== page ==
Easy money



To the Editor:

We, the local residents of Mount Desert Island, ought to be thinking about the long term and what kind of economic growth is comfortable and sustainable for us. We have a serious asset here, a local style and history, that we need to protect. It’s not just the national park that attracts visitors. It’s also the Maine way of life, something made by the people who live here.

When we consider the issue of cruise ships, of inviting investors with huge capital assets, to use our port and share our space, we need to ask if that is in our long-term interests. My fear is that the big cruise ship business will attract other high-end businesses, and that it will become harder for our local home grown ones to survive.

As a craftsperson, I know you can’t market a homespun product, something possibly low key, next to something flashier. It’s not an even playing field. You become invisible, a backdrop, actually supporting someone else’s sales. We stand to lose our traditional place in the market if the marketplace is remade by new, more capitalized businesses.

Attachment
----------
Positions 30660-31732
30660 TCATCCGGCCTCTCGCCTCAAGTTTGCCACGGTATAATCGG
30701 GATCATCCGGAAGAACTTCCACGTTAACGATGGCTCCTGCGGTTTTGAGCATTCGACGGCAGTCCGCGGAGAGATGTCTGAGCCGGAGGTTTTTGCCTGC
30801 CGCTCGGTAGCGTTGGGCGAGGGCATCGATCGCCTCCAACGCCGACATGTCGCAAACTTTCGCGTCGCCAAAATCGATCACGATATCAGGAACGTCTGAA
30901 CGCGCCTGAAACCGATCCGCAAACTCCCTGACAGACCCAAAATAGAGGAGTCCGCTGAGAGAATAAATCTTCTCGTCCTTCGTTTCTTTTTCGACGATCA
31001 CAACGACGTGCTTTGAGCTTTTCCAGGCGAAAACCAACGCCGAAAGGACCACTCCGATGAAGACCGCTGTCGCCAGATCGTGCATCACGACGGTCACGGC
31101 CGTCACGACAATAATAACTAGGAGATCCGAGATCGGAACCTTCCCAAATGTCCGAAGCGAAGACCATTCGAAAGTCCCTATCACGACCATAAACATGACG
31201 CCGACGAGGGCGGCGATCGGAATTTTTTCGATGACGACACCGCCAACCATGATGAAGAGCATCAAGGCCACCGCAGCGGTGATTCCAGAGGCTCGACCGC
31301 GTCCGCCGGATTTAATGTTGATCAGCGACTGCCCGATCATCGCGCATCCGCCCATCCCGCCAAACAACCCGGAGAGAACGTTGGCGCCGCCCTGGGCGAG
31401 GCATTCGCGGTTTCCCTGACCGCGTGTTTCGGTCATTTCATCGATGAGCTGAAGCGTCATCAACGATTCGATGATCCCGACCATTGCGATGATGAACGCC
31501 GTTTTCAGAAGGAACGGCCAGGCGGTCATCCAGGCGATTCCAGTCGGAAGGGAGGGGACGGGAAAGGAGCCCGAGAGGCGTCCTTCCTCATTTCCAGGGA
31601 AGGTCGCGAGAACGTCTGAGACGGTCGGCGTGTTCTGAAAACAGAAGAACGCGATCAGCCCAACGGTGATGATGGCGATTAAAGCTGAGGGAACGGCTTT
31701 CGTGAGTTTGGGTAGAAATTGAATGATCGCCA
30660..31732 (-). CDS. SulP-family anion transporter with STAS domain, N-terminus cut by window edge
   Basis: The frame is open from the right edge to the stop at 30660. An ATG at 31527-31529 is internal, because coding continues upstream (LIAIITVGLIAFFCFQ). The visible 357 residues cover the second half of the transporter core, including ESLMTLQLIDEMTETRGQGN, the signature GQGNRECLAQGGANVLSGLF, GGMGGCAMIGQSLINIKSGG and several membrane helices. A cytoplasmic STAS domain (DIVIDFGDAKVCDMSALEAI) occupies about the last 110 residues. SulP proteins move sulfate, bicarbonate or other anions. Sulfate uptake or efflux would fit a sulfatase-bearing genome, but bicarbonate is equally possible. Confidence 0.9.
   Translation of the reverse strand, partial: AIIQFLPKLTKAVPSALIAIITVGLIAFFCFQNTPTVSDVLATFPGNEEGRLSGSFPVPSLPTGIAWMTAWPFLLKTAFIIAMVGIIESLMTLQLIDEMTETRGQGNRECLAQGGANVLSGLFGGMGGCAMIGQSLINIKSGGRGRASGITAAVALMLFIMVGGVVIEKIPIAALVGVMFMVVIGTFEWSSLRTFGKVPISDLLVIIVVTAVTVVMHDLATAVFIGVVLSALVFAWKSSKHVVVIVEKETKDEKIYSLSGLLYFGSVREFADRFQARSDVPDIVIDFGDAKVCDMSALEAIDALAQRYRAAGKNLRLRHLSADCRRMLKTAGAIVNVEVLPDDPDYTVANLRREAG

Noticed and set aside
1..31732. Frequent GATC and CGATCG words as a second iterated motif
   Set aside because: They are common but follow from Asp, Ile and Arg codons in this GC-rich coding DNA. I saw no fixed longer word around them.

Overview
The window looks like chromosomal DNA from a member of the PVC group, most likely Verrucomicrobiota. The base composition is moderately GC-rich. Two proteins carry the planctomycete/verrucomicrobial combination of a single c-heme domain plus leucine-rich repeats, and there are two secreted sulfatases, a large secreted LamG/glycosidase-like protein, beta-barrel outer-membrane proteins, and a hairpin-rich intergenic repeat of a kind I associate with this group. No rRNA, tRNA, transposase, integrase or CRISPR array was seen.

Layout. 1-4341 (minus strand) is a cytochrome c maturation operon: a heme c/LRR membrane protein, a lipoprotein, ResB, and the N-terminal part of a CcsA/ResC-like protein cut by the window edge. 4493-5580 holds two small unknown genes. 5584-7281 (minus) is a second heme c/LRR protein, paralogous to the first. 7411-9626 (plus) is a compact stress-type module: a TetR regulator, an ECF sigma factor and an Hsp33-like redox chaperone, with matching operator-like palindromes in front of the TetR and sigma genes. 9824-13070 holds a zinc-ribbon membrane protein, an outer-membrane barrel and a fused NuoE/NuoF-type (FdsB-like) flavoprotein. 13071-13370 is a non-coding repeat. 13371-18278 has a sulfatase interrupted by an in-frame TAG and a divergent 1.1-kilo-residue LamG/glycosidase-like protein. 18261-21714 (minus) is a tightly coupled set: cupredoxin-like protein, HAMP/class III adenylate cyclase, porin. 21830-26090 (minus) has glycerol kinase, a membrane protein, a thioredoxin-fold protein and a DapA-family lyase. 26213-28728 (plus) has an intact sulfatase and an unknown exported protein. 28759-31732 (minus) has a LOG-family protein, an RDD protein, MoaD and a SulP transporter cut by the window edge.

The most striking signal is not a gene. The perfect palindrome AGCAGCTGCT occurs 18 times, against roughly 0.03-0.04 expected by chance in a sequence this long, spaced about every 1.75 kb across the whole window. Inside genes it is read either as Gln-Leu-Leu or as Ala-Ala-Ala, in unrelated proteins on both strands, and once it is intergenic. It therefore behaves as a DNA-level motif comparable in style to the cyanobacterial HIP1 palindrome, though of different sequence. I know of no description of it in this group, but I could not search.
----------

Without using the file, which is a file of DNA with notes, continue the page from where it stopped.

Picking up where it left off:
There are other economic models available; it’s not as if cruise ships are the only option for economic health. We could continue as we have been, with more family-owned businesses that have local connections. And we could continue to attract visitors who have to make some effort to get here on their own, who can take the time to linger and appreciate some details of the place.

The cruise ship model seems more like a flash-in-the-pan idea, the dream of big, easy money. It’s too harsh on the environment, both the human and the nonhuman environment. We need a gentler approach to our economic future, one we can all live with.

Judith Blank

Bar Harbor

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